Hmmm ….


Goals are great things.  But I think there is a saturation point.  Too many goals can equate to some disappointment.

My goals this year have been to blog at least once per week, play the guitar more, get my project management certification, read at least one book per quarter, exercise a little more than not at all, do a little yoga each week, and pay down my credit cards with more than just the minimum payments due.  So can you guess how I’ve done so far?

Well, let me tell you …

I’m taking an eight-week course on project management certification prep at UMBC Training Centers.  Every Saturday through the end of March I’ll be there – an hour away from home.  My Saturday is consumed from 7 am until 5 pm between driving and class.  That leaves Sunday to get the laundry, cleaning, and grocery shopping done because during the evening I’m reading and studying.  A little exhausting.  After the classes end, I’ll be doing the last-minute cramming for the certification exam in April or May.

Haven’t picked up the guitar in weeks.  So sad.  I really need to learn a song for the Fiddler’s Convention in June.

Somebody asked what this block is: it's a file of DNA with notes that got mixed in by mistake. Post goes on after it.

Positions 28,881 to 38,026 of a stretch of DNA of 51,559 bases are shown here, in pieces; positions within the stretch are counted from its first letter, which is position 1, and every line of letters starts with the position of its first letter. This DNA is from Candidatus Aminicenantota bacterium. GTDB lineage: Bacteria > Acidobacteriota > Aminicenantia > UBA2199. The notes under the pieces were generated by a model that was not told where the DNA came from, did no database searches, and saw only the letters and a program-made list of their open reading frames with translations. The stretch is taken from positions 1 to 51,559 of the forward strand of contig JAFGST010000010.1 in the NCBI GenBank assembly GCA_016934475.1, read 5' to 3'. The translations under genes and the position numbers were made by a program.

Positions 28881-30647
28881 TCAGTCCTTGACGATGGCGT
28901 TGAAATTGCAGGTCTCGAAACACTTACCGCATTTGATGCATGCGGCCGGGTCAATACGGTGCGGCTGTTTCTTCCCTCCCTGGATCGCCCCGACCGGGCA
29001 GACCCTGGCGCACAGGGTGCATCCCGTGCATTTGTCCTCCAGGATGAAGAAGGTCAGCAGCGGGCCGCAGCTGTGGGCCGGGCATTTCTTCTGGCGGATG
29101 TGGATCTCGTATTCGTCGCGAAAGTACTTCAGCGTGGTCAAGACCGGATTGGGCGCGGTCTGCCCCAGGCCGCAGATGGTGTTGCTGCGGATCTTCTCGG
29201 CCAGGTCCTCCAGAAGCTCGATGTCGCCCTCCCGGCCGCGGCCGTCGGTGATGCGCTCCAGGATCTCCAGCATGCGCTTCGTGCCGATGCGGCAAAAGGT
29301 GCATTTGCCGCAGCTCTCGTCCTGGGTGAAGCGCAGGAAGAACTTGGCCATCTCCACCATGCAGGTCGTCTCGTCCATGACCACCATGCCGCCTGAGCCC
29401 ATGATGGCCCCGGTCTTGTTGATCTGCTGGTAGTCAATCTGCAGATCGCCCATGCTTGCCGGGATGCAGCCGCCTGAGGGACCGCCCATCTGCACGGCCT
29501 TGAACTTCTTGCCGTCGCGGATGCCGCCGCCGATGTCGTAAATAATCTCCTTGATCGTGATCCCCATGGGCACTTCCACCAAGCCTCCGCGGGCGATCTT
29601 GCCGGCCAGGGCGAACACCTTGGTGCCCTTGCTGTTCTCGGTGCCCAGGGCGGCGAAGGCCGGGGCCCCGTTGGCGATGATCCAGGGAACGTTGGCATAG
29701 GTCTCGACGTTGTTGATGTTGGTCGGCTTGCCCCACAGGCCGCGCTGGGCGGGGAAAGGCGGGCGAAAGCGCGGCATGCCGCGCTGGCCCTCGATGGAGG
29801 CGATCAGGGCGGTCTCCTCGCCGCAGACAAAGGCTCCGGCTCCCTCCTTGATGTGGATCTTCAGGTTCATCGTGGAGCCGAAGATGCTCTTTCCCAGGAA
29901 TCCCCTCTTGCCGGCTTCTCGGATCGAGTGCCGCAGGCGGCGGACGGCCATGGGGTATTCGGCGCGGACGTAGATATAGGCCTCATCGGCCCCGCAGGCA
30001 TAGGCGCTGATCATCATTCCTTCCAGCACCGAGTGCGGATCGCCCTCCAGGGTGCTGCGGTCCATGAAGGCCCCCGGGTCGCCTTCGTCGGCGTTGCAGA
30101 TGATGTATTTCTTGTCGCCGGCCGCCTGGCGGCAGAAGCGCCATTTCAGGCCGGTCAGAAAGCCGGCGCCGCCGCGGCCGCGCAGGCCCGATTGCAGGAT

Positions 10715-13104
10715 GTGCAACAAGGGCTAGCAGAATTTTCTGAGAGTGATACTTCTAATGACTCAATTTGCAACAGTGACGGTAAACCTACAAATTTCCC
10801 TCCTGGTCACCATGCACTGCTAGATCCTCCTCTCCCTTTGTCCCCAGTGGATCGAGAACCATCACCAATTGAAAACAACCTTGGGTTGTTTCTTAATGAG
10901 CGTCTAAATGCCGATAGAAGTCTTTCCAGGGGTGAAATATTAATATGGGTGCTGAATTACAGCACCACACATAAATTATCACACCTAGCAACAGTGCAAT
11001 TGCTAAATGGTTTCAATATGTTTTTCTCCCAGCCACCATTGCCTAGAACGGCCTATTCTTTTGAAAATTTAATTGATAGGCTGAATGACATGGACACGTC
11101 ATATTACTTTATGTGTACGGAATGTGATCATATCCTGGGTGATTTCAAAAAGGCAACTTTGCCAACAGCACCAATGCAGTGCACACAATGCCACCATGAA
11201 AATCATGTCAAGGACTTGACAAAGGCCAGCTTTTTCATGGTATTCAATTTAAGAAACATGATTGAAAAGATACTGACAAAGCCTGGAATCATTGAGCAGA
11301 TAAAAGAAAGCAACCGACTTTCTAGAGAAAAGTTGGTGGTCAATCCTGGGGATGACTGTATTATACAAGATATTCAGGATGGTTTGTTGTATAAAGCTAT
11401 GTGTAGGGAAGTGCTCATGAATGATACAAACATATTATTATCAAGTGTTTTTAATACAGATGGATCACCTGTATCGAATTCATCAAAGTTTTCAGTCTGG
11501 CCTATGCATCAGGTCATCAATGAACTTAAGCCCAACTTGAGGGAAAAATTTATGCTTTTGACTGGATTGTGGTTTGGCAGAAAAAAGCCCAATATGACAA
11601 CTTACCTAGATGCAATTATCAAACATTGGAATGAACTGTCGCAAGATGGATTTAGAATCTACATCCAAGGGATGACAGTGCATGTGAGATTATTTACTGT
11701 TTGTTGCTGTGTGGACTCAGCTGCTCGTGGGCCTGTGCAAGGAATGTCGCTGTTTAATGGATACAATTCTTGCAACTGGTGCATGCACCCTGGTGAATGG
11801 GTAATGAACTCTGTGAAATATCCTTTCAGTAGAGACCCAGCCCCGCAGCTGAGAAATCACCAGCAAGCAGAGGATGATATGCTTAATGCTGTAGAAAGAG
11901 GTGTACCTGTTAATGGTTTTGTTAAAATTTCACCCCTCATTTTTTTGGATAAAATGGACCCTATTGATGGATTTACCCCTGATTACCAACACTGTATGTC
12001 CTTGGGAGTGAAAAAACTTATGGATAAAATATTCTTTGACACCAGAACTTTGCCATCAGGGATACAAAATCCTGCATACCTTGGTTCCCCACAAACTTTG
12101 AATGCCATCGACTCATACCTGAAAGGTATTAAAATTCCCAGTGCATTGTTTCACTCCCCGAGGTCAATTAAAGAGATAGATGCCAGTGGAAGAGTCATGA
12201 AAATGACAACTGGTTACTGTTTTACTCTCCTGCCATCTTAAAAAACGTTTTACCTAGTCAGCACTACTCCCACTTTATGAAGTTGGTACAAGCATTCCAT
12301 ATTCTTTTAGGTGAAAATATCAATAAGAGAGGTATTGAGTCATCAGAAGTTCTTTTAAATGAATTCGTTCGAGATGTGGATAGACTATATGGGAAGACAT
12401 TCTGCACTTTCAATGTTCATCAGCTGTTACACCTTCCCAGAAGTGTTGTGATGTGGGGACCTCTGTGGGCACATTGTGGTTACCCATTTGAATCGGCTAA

Reading?  Well, I have been trying to finish “Just Kids” by Patti Smith because that’s the book I’ll be giving away on World Book Night, April 23.  That will be a lot of fun.

Blogging?  That’s evident – this is my first blog in weeks.

Yoga?  LOL

Exercise?  ROTFLMAO

Sometimes goals need adjusting to accommodate change.  We learn in project management that processes are iterative and that even the best laid plans need reviewing and modification at times.  You don’t necessarily accept the change request at face value; ou look for alternatives that will still allow you to meet your goals.  So that’s what I’m doing – looking for alternatives.

The noise of life is deafening sometimes.  My new over-arching goal is to tone down the noise a little, put in the earplugs sometimes so I can focus on one thing at a time.  Slice up the evenings and weekends so that I’m not letting everything else slip away while only one thing gets focused on; i.e., spending an hour on a Sunday morning writing a blog won’t really impact getting the laundry or grocery shopping done.  I guess it boils down to time management.